OZR backup mandate: Elastic wave monitoring of cementitious materials with superabsorbent polymers to study the fundamental mechanisms of internal curing and self-healing.

Project Details

Description

The use of superabsorbent polymers (SAPs) in cementitious materials provides a solution to the development of autogenous shrinkage by means of internal curing. However, the efficiency of a SAP to mitigate this type of shrinkage depends strongly on the onset of internal curing, being the moment of water release by the SAPs. A recent study has shown the relevance of acoustic emission (AE) to monitor the internal curing action in a non-destructive way, but the exact sources of the received emissions are still under discussion. The various mechanisms occurring upon desorption of the SAPs, such as the movement of the water and the SAP shrinkage, should be distinguished in order to pinpoint the effective period of water release. The detection of this period will allow to evaluate a SAPs efficiency for internal curing purpose. Additionally, the inclusion of SAPs improves the self-healing ability of cementitious mixtures. Using ultrasonic (US) testing, also an elastic wave measuring method, the closure of cracks can be confirmed. However, the ultimate goal is to obtain self-healing, being a regain in mechanical properties. The sensitivity of US waves to the elastic properties of materials suggests a quantification of the stiffness of formed healing products, which allows to predict the healing capacity in a non- destructive way. A combination with wave simulations will provide a better understanding of the self-healing mechanism and its influence on the propagation of elastic waves.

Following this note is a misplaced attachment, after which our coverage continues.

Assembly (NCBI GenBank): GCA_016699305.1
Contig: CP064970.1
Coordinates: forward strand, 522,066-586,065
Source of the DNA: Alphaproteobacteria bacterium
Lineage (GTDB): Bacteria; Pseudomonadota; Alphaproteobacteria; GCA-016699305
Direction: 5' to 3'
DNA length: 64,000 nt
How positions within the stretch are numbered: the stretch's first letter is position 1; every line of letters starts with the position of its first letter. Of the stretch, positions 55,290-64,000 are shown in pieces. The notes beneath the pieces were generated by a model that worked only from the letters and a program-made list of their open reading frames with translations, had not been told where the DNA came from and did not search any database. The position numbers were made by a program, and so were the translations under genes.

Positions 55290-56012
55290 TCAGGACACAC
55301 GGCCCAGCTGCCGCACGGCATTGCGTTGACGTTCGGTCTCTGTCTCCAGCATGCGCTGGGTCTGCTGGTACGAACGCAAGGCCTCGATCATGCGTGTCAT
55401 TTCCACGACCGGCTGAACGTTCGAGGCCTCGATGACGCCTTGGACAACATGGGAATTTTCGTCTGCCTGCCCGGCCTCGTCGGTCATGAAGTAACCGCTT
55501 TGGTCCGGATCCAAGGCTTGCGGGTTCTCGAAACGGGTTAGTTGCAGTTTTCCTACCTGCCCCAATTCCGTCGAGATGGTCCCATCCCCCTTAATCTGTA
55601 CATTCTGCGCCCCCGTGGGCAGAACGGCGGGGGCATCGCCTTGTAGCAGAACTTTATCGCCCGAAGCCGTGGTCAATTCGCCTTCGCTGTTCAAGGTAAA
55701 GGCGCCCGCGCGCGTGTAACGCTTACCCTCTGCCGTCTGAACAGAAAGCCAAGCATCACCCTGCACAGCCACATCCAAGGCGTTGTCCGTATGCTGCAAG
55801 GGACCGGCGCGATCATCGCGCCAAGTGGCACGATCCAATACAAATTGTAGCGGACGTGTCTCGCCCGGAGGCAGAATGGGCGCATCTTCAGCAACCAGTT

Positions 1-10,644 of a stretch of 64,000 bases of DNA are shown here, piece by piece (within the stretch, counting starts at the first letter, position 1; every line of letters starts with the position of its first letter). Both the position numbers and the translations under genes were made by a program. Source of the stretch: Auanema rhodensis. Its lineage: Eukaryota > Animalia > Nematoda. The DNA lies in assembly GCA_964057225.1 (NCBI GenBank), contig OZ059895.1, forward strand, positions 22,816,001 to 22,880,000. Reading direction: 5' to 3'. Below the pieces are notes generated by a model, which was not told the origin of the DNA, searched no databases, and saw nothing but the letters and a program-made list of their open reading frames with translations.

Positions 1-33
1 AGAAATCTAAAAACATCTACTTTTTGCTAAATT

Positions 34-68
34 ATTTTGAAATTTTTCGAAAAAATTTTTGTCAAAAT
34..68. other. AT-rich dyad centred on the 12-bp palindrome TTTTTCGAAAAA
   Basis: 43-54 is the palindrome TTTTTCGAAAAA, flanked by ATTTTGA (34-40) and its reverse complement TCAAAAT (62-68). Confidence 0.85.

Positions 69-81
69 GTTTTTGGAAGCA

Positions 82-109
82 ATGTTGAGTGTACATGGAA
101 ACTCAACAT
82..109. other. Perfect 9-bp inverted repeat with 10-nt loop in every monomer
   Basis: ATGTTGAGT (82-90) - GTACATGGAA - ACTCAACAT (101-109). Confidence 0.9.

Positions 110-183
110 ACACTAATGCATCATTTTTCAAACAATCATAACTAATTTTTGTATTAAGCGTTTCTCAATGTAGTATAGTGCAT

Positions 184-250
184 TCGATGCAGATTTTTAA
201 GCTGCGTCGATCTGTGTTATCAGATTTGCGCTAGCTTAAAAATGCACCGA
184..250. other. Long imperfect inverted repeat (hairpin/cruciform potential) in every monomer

AcronymOZR3776
StatusActive
Effective start/end date1/10/2130/09/22

Keywords

  • superabsorbent polymers
  • internat curing
  • Self-healing

Flemish discipline codes

  • Destructive and non-destructive testing of materials
  • Construction materials technology
  • Polymeric materials not elsewhere classified
  • Non-destructive testing, safety and diagnosis
  • Construction materials